Grape things ahead for new sustainable wine-makers Chapel House Vineyard

Press Release – February 2020

A husband-and-wife team has given up their dentistry practice to grow a sustainable wine-making business at their family home in Worcestershire.

Judith and Tim Davies have launched Chapel House Vineyard at their home in the hamlet of Broadwas, building on a hobby they started 15 years ago and tapping into the continued popularity of English sparkling wine and demand for responsibly-made tipples. 

Every one of the 3,000 vines planted at the two-and-a-half acre vineyard nestled in the Teme Valley is unsprayed with harmful chemicals, and each grape is hand-picked by Judith and Tim themselves, with no heavy farm machinery used in the cultivation process. Any electricity used in the growing process is generated by solar panels on the roof of Chapel House.

Once collected, the bunches of Seyval and Phoenix grapes are loaded up and taken to Three Choirs Vineyard, just 21 miles away over the Malvern Hills, to be turned into wine.

And instead of glossy packaging, Chapel House wine makes its final journey to be enjoyed by wine lovers boxed up in recyclable cardboard cartons, only to locations within the UK.

With the number of vegans in Britain quadrupling between 2014 and 2018, the wine is, crucially, suitable for vegans, with no egg whites or animal by-products used in the fining process.

Judith said they decided to expand the vineyard as a fully-fledged business venture after producing small amounts of wine for friends and family over the years.

“We had a small area of hillside and had attempted to keep pet sheep and goats, but it wasn’t for us,” said Judith,” a former dental hygienist who worked alongside dentist Tim for 30 years.

“Instead, we decided to have a go at planting vines. We knew it might be arduous as the hillside was so steep and we’d have to cultivate the vines by hand, but went for it. We planted 400 vines and many a bottle of wine made with our grapes has been enjoyed over dinner since.

“When we reached retirement, we absolutely didn’t want to spend our time twiddling our thumbs and decided to turn it into a full-time venture. We have planted thousands of new vines over the other side of the hill, so people can enjoy what we produce as much as we do.

“It’s a bit nerve-wracking, but also very exciting.”

Precious environment

She said Chapel House was very much a family-run business that put the protection of their “precious environment” first and foremost.

“With help from our family, including our four children, we have always worked our vines by hand, without using any herbicides or insecticides,” she said. “We encourage plants and flowers to grow among the vines and respect the insects, both in the ground and on the vines.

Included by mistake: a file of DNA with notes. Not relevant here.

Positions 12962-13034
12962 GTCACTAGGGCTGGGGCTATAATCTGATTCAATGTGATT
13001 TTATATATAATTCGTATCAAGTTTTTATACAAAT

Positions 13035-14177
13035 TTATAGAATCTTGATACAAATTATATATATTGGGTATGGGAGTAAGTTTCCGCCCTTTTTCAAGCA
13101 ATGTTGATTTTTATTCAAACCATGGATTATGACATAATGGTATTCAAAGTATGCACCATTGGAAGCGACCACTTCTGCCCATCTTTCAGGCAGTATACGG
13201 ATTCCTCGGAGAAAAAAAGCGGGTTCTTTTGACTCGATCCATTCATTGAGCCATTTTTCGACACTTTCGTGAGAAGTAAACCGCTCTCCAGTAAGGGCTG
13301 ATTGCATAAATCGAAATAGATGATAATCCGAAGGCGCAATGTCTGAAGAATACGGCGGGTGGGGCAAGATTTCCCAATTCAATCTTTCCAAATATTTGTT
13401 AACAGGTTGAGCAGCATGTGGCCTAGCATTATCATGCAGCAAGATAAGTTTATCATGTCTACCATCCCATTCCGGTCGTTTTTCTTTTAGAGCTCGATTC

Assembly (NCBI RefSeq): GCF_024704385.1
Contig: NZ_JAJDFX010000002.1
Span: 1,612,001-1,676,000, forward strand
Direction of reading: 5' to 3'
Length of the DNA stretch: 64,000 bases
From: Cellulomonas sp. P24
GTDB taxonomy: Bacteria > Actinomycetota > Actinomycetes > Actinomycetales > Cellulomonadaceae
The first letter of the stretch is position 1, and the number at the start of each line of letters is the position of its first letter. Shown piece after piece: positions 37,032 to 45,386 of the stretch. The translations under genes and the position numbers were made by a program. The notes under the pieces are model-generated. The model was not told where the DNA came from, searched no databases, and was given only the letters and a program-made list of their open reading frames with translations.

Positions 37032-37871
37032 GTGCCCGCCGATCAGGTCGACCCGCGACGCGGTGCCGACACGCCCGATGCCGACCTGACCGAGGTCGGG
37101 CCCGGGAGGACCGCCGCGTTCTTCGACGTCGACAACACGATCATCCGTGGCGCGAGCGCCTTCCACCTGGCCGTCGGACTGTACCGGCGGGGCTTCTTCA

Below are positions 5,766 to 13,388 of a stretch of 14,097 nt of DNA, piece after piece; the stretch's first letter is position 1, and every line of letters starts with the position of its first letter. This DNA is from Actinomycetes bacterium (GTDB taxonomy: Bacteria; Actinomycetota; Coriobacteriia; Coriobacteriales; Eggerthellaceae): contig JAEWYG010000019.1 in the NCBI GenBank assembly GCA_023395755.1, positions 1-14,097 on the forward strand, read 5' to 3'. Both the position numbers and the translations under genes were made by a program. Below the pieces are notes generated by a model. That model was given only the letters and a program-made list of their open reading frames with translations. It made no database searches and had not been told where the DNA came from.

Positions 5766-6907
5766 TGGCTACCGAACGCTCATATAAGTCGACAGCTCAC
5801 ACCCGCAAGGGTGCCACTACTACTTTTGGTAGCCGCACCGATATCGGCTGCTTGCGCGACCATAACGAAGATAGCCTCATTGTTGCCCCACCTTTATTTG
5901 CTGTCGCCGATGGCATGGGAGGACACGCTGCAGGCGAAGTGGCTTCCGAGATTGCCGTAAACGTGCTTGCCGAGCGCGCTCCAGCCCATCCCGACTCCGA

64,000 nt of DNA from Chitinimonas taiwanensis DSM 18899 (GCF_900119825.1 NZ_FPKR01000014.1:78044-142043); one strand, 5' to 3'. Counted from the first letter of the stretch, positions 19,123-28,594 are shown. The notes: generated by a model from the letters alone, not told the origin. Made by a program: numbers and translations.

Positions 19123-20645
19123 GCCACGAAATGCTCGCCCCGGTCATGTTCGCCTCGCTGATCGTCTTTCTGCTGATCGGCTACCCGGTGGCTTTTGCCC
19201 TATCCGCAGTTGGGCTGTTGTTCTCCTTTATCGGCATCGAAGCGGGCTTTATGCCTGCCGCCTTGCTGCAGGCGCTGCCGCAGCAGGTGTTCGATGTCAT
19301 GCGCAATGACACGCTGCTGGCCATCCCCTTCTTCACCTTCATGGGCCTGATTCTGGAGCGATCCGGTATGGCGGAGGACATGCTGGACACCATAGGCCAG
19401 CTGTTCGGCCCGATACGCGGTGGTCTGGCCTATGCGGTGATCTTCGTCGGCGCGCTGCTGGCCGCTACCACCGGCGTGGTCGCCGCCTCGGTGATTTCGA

“We are very aware of our precious environment and we do everything we can to protect it.”

Enjoying a mild climate similar to wine-growing parts of France and sheltered by the Malvern Hills, it is not the first time vines have been grown at Chapel House, added Judith. “We have deeds and documents dating back to 1604 that show monks from the Worcester Diocese grew vines here, as well as apples for cider,” she said. “So did the Romans.

“Because our hillside is so steep, our older vines are trained in the ‘goblet vine’ style, as favoured by the Swiss, and we are possibly the only UK vineyard to use this method.

“Where they differ from vines grown on trellises is that they are arranged on short arms with no wires or other support, the vine resembling a goblet wine glass. Roots can grow to 20-metres deep in search of moisture, making the vines less sensitive to drought. Growing vines this way promotes a slow, even ripening of the grapes, with good air circulation through the canopy.

“The grapes in our new vineyard over the other side are gloriously draped across trellises on a southfacing escarpment in the shape of an amphitheatre, which is breath-taking.”

Green apples, pears and peaches 

Chapel House English sparkling wine itself is elegant, dry and crisp with subtle notes of bright green apples, pears and peaches. It goes particularly well with shellfish, light salads, spicy, white meat dishes and mild cheeses, including vegetarian and vegan alternatives.

Judith said they hoped it would appeal to couples wanting to take their eco-conscious lifestyles down the aisle and those wanting a special occasion wine without the carbon footprint, a refreshing alternative to Prosecco made thousands of miles away and costly Champagne.

They are also in talks with regional restaurants looking to showcase sustainable wines on menus.

In Spring 2020, Judith, originally from Bradford, and Tim, from south Wales, plan to open a tasting room in the grounds of Chapel House, which is mentioned in the Doomsday Book.

Guests will be able to try Chapel House, look around the vineyard, hear the fascinating story behind the growing and production process, from grape to bottle, and uncover the history of the vineyard. You will also meet Ghillie and Trefor, the family’s Whippet and Border Terrier.

Priced at £25.99, Chapel House wine is now on sale at www.chapelhousevineyard.co.uk. Choose Chapel House Sparkling Wine and enjoy our discount case promotion.

For more information, images or interviews, please contact Melanie at mel@babol.co.uk.

Product samples for review are available, please contact Caroline Scott at Babol